Recent thinking by Hedley May has also delved into how leaders can embrace ‘unlocking the potential of people ‘not like me’’, and ‘stepping up to the diversity challenge’.

Keep emphasising the business imperative for diversity.

As strong as the moral case for more diversity and inclusion is, resistance is often most persuasively answered by speaking to the business imperative. The D&I agenda should provide organisations the ability to develop, attract and retain top talent. An inclusive culture is one that motivates people to bring their ‘A-game’ to work day after day, and customers, and new-generation talent increasingly want – and expect – diversity.

Make the case that promoting more diverse hires is not about accepting a less qualified candidate in order to meet a quota, but recruiting for potential rather than experience – which is a way to raise the bar rather than lower it. As one participant put it:

“we’ve managed to change people’s mindsets away from the idea that we will always recruit the best person to we will always give talent a chance”.

The hardest audience to reach can be those working at an already-successful company, who might ask, “why fix what isn’t broken?” One message that can resonate with such an audience is that D&I is not about upsetting what is successful, but future-proofing the business in a world that demands continuous improvement. You can start from a position of strength, but what will the world look like in five or ten years: for example, where will you get your talent, and where will your clients be?

“It’s the right thing to do – but if that’s not what people are interested in, that’s okay. Do it because it will make you a better company.”

Changing mindsets in the middle: D&I isn’t a zero-sum game.

Resistance to D&I often feels most pronounced among people at the middle of organisations, rather than the executives setting strategy, or newcomers at the bottom of the organsiation who expect more. As one participant in our discussion put it:

“whatever the messages that come from the top and whatever the demand is from the bottom, it’s the behaviours and attitudes of that middle section of the organisation that will determine success or failure”.

For many people, D&I can appear to be a zero-sum game: if you win, I lose. It can seem that the D&I agenda is a top-down imposition, driven by “woke” and political forces unconnected with reality on the ground. Fear of alienating this cohort can make it particularly difficult for non-diverse executives to take on the D&I agenda.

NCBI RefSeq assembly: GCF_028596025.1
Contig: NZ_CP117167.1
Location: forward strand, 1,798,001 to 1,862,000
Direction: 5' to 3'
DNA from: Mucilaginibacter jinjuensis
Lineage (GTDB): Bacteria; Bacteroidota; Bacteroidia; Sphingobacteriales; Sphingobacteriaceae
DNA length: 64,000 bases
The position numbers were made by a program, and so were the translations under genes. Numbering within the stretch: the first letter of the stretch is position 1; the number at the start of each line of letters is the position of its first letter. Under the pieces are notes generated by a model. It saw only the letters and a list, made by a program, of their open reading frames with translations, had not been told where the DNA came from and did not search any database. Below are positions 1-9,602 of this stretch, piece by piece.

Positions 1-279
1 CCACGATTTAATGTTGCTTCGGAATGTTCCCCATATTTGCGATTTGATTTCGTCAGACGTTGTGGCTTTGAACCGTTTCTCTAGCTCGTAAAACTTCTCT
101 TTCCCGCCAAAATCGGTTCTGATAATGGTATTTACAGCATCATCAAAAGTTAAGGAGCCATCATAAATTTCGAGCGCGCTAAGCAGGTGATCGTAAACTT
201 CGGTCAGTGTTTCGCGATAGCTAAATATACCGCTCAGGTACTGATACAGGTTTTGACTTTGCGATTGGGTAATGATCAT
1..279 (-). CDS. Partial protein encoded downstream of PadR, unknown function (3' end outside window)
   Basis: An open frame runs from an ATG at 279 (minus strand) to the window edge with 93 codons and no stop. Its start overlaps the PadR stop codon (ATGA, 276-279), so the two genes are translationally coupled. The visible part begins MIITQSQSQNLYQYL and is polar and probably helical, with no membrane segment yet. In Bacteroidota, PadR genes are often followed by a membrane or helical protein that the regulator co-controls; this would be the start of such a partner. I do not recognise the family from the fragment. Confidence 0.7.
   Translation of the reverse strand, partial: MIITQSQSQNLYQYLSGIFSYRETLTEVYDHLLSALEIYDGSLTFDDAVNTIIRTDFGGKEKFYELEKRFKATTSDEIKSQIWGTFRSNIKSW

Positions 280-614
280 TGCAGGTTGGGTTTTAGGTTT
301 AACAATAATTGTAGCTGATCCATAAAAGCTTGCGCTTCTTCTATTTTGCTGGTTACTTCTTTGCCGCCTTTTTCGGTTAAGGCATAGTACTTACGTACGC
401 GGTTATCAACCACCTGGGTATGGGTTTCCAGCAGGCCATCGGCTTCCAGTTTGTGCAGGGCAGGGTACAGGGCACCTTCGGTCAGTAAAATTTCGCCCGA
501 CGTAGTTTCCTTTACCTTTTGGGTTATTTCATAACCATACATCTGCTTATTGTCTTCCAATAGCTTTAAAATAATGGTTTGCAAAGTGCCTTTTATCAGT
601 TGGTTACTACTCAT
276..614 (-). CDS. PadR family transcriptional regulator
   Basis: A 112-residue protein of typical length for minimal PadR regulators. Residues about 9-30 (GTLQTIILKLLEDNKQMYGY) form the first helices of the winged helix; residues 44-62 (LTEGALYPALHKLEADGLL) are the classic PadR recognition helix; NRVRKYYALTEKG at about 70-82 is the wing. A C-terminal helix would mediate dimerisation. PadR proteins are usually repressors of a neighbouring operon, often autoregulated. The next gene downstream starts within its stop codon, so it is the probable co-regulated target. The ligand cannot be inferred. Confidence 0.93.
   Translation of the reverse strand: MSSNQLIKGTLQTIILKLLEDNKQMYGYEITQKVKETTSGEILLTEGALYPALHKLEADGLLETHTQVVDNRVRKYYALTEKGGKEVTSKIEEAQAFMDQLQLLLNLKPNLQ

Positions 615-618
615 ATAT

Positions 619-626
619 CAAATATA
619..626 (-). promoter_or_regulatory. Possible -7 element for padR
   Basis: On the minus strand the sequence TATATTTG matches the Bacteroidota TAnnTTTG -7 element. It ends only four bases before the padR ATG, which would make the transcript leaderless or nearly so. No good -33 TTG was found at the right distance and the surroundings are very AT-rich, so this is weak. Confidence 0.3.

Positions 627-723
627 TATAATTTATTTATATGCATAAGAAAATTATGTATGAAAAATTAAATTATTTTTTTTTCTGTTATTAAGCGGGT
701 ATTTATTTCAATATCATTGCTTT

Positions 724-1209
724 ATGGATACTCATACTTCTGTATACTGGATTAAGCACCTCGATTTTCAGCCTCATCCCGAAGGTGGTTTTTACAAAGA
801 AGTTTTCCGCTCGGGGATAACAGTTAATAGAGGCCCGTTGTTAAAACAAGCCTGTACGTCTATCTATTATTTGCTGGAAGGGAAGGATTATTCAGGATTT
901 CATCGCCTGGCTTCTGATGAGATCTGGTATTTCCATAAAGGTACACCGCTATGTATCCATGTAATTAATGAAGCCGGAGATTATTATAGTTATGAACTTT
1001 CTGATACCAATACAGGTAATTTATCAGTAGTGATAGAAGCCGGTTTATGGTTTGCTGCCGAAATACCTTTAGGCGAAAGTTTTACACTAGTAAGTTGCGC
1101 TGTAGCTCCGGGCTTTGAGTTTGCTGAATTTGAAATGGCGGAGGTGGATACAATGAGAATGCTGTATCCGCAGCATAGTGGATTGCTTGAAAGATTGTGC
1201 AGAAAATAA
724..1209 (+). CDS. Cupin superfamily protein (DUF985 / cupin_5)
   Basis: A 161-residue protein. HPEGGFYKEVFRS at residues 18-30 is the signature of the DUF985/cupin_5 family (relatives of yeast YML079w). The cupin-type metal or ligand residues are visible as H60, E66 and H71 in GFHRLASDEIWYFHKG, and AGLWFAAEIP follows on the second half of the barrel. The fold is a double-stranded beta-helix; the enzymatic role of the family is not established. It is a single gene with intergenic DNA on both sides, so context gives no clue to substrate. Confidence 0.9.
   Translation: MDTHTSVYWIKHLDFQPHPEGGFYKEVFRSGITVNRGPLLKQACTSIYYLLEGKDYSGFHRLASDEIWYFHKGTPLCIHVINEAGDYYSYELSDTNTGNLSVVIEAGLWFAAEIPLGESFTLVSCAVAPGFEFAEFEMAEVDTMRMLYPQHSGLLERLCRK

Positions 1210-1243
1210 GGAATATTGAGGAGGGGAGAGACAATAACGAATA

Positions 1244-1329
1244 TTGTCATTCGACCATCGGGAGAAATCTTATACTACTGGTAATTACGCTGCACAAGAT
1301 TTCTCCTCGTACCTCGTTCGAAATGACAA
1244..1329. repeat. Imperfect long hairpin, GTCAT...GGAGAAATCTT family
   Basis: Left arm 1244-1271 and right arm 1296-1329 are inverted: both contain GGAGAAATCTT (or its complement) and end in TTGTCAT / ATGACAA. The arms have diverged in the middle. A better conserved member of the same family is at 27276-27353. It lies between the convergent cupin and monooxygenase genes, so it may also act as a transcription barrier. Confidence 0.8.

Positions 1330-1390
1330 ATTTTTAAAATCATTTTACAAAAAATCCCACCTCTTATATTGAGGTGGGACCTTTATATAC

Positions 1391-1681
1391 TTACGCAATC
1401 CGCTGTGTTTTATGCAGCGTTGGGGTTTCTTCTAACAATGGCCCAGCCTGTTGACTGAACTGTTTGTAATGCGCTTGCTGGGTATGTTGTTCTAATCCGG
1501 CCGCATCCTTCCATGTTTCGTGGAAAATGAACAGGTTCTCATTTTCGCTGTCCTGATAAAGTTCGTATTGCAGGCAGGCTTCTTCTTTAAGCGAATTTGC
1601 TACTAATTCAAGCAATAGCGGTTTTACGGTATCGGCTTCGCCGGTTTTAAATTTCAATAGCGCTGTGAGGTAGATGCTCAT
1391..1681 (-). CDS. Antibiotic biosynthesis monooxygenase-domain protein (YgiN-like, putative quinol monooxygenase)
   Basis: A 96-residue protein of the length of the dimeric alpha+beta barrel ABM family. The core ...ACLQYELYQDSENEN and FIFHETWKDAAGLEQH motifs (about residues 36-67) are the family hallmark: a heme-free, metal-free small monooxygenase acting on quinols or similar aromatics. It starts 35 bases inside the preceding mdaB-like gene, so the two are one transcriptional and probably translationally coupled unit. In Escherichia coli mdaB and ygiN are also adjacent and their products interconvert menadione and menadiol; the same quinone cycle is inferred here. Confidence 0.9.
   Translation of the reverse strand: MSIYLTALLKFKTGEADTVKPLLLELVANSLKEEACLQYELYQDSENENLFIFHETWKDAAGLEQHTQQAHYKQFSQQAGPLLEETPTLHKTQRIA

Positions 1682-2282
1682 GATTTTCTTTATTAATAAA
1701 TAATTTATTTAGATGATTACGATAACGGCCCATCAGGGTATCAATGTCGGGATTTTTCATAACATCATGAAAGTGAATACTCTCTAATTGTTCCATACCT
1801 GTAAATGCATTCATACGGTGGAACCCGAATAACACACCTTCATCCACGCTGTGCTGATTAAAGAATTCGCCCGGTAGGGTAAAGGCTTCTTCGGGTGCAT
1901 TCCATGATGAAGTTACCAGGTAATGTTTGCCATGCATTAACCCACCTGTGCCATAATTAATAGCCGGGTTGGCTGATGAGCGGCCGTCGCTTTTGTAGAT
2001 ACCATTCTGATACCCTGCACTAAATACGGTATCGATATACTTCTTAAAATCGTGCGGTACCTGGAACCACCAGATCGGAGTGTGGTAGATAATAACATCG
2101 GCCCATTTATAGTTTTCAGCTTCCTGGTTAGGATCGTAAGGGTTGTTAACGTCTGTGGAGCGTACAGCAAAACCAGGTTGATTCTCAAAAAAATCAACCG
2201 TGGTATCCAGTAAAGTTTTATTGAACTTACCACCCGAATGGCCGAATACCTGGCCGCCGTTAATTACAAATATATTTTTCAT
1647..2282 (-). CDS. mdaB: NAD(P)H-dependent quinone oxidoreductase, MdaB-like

The imperative is to challenge this zero-sum narrative – diversity should simply be viewed “as covering each other’s blind spots.”

The Council emphasised the importance of having persuasive answers to the “what’s in it for me?” questions raised by the people who fear losing out. Macro-level messaging on the case for D&I can sometimes seem condescending and out of touch. To change mindsets in the middle, these questions need to be approached at a more individual level, for example:

how does more diversity help my team or function address the challenges we face every day? Crucially, the case needs to be made most vocally by those non-diverse executives who are unafraid to raise their heads above the parapet.

The Belonging Project

We launched the Belonging Project, conducting over 100 interviews globally with a diverse range of people. Our research reaffirmed our core belief: organizations that create a strong sense of Belonging are more successful – in business, employee satisfaction and longevity. Belonging is the proven cornerstone of success.


When we founded Hedley May, we made a commitment to make a positive impact on our broader communities. We focus on providing opportunity to the underserved through mentorship, internships, workshops and other career development initiatives. We are also dedicated advocates and supporters of numerous social mobility programs.